As for the legal issues, it felt like Miller just gave up at the end to tie the story together. Child porn is taken very, very seriously by law enforcement, and, with allegations like that, checking a computer isn’t usually where the investigation ends. Plus, the way Miller described the issuance of restraining orders was odd, but I didn’t mention it in the post because we got that information from Iris and I wondered whether a fourteen-year-old would describe it inaccurately. At the same time, though, Iris is portrayed as a precocious fourteen-year-old.

      Despite my problems with the story, I think it was an interesting read, and I’m looking forward to seeing what Jennifer Miller does next. I wouldn’t mind seeing Iris and Jonah in a more tightly constructed sequel.

      Thanks for stopping by!

  5. Despite it’s flaws it actually sounds like a fairly interesting book. I guess this is good advice to keep in mind: debut authors need to be careful before drawing parallels between their work and beloved literature.

    1. Yes, this book contains some very interesting ideas. In some ways, though, that makes the sloppy product even worse. There was so much potential here! I wish Miller could re-write the second half (or a little more of it) to make it more believable and consistent with the laws that would most likely apply in that area. Still, despite these flaws, it’s not a bad read if the reader’s expectations aren’t too high.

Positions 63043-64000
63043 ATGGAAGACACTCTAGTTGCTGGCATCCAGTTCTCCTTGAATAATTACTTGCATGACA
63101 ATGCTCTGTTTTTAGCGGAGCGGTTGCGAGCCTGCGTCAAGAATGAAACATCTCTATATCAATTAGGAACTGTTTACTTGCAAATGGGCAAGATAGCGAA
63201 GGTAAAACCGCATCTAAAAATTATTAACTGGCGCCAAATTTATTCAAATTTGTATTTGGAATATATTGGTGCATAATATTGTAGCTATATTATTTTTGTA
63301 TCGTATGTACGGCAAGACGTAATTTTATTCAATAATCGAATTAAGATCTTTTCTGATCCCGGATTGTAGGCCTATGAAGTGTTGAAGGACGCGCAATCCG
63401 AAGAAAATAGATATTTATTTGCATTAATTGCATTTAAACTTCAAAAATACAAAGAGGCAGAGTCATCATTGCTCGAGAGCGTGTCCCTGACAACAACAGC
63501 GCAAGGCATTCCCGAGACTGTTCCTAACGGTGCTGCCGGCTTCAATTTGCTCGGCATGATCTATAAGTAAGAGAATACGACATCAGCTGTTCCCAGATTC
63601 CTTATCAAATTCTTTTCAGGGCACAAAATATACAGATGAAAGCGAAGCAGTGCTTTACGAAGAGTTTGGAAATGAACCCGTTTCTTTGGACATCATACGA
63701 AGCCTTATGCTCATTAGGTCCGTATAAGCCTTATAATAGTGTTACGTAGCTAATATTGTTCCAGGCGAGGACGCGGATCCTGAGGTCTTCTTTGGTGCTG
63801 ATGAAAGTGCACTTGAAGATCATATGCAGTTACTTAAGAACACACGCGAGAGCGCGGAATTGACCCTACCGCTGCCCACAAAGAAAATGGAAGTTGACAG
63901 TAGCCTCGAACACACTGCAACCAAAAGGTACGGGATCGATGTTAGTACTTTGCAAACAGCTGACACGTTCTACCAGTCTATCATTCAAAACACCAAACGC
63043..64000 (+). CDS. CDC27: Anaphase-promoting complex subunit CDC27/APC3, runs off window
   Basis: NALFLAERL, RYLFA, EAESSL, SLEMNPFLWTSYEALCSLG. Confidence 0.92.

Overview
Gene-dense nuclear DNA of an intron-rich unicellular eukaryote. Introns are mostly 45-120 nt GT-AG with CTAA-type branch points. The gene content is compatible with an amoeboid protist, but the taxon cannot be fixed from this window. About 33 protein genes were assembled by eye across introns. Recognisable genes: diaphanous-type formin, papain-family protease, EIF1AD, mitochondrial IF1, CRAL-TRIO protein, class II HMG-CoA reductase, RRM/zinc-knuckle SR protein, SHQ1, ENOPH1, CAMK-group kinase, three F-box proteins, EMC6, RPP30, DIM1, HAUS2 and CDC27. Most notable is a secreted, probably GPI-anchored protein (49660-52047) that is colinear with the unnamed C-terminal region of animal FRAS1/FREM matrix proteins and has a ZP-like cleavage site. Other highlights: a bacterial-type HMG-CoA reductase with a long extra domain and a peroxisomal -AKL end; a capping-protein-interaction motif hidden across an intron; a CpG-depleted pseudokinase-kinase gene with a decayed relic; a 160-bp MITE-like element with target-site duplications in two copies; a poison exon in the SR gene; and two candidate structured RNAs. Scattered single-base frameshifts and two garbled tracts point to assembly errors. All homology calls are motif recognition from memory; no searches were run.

6. Tee hee! Love that video, every time. “Are we the baddies?” And I also smiled when reading you were so accurately able to pinpoint exactly when you lost interest in the book. If only I’d read Mockingjay on the Kindle, I could accurately pinpoint where it fell apart for me. 😉

    1. I love Mitchell and Webb! It’s one of my favorite shows. E-readers really do come in handy when trying to remember the little details and how I felt while reading it.

Leave a Reply

Fill in your details below or click an icon to log in: Logo

You are commenting using your account. Log Out /  Change )

Google+ photo

You are commenting using your Google+ account. Log Out /  Change )

Twitter picture

You are commenting using your Twitter account. Log Out /  Change )

Facebook photo

You are commenting using your Facebook account. Log Out /  Change )


Connecting to %s